Confronting missed targets, HIV/AIDS experts emphasize drug delivery

Patients with HIV and tuberculosis wear masks while awaiting consultation at a clinic in Khayelitsha township, Cape Town, South Africa. Photo by: Finbarr O'Reilly / Reuters

SAN FRANCISCO — The conversation at AIDS 2020 is focusing not just on developing new technologies to fight HIV/AIDS — but also ensuring the tools that already exist realize their potential for impact.

As the world falls short of 2020 targets for progress on HIV/AIDS, global health experts are highlighting the need to make testing, prevention, and treatment affordable and accessible.

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Their insights on ways to close the gap between innovation and uptake for HIV/AIDS hold important lessons for a range of global health priorities where work on research and development is not paired with a plan for delivery, said Mitchell Warren, executive director at AVAC, a nonprofit focused on HIV prevention. 

“We really need to talk about R&D&D,” he said, referencing a shorthand he often uses to capture research and development and delivery.

“Because if we only research and develop but don’t deliver, then frankly the greatest technologies are meaningless, and we see that. A safe and effective vaccine that sits on the shelf for polio is not safe or effective. But we put so much emphasis on new technology that we forget that we need as much if not more innovations in the delivery space. And that’s not for HIV only,” Warren said.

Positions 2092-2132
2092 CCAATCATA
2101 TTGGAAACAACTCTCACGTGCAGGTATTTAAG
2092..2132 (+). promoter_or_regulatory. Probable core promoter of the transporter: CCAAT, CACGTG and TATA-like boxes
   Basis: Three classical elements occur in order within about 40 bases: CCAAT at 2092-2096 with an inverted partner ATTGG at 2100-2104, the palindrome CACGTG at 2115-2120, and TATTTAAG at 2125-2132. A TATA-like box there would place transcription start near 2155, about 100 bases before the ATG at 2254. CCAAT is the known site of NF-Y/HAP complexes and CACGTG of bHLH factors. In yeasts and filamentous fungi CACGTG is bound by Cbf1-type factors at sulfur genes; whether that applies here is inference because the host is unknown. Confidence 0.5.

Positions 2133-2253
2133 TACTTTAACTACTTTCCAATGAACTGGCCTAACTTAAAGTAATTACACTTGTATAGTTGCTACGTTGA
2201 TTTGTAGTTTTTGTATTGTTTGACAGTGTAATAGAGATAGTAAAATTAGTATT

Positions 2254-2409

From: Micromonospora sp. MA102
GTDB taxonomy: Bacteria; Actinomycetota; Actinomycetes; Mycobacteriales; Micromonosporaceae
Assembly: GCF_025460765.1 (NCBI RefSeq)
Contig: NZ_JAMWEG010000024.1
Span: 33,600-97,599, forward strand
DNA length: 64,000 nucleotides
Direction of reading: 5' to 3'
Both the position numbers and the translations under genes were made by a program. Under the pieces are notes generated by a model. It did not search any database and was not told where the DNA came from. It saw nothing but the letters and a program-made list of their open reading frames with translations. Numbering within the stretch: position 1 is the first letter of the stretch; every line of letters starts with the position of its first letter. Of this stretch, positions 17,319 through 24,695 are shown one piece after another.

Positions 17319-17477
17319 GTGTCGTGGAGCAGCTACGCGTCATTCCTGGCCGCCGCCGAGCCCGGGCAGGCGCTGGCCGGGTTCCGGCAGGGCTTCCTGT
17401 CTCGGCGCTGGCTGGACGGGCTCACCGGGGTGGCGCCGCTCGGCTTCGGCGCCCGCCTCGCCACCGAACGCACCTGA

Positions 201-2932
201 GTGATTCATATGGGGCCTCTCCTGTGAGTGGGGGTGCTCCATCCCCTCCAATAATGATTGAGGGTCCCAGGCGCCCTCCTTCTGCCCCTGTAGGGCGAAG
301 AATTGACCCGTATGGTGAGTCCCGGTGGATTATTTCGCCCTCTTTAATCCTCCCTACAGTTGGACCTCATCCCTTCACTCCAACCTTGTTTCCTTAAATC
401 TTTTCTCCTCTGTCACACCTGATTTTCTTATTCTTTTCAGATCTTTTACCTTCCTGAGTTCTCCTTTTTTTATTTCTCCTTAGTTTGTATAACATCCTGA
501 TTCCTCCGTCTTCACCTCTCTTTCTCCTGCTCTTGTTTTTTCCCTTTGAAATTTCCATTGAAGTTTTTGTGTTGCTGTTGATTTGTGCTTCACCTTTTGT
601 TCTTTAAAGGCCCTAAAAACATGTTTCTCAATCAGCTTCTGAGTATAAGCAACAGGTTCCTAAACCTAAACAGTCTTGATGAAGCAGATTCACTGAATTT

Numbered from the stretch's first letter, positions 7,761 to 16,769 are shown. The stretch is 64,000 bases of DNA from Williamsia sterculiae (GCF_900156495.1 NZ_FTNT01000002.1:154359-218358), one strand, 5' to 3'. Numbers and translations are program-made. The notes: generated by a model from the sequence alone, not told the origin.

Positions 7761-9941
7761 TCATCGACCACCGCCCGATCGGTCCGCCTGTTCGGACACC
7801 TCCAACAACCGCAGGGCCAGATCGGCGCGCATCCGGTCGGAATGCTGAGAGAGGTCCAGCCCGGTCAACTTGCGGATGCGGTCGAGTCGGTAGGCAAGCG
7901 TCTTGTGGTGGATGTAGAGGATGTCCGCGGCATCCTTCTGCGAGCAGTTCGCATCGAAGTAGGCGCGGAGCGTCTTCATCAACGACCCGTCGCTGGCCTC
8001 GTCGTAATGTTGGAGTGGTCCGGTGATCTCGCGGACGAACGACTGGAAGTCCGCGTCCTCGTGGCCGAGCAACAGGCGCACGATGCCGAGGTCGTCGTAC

The global health community tends to think about access only after the phase 3 trial, the final stage of clinical research, Warren said. When these studies end early, the donors, implementers, and governments tasked with figuring out access to medicines are often caught unawares.

On Tuesday, the AIDS division at the National Institutes of Health announced the superior efficacy of cabotegravir, an investigative injectable drug under development for HIV prevention and treatment, over oral preexposure prophylaxis, or PrEP.

A study on safety and efficacy of cabotegravir in cisgender men who have sex with men and transgender women who have sex with men ended two years earlier than planned, after cabotegravir was found to be highly effective at preventing HIV in this population.

There was not a strong plan in place to roll out oral PrEP after it was approved following clinical trials in 2012. For cabotegravir, a range of partners came together with the support of the Bill & Melinda Gates Foundation to form the Biomedical Prevention Implementation Collaborative, or BioPIC, which has focused since 2018 on translating clinical trial results for HIV prevention into real public health impact.

At AIDS 2020, Helen McDowell, head of governmental affairs and global public health at Viiv Healthcare, presented what she described as “implementation research priorities to support product introduction.”

Some of the research priorities that will help these products reach the most vulnerable populations include evaluating new and existing delivery channels, working on cost-effectiveness, and integrating into test and treat programs.

“If we only research and develop but don’t deliver, then frankly the greatest technologies are meaningless.”

— Mitchell Warren, executive director, AVAC

“No one group can support introduction and access on its own,” she said, emphasizing the importance of partnerships across sectors, from product development to budgeting to monitoring and evaluation, in order to ensure “affordable and sustainable access.”

When new drugs such as cabotegravir are introduced, the first question that arises is how much they will cost, said Linda-Gail Bekker, deputy director of the Desmond Tutu HIV Center at the University of Cape Town in South Africa.

“It’s always about the money!” she wrote in an email to Devex. “Once we can overcome that, we can overcome most of the other challenges.”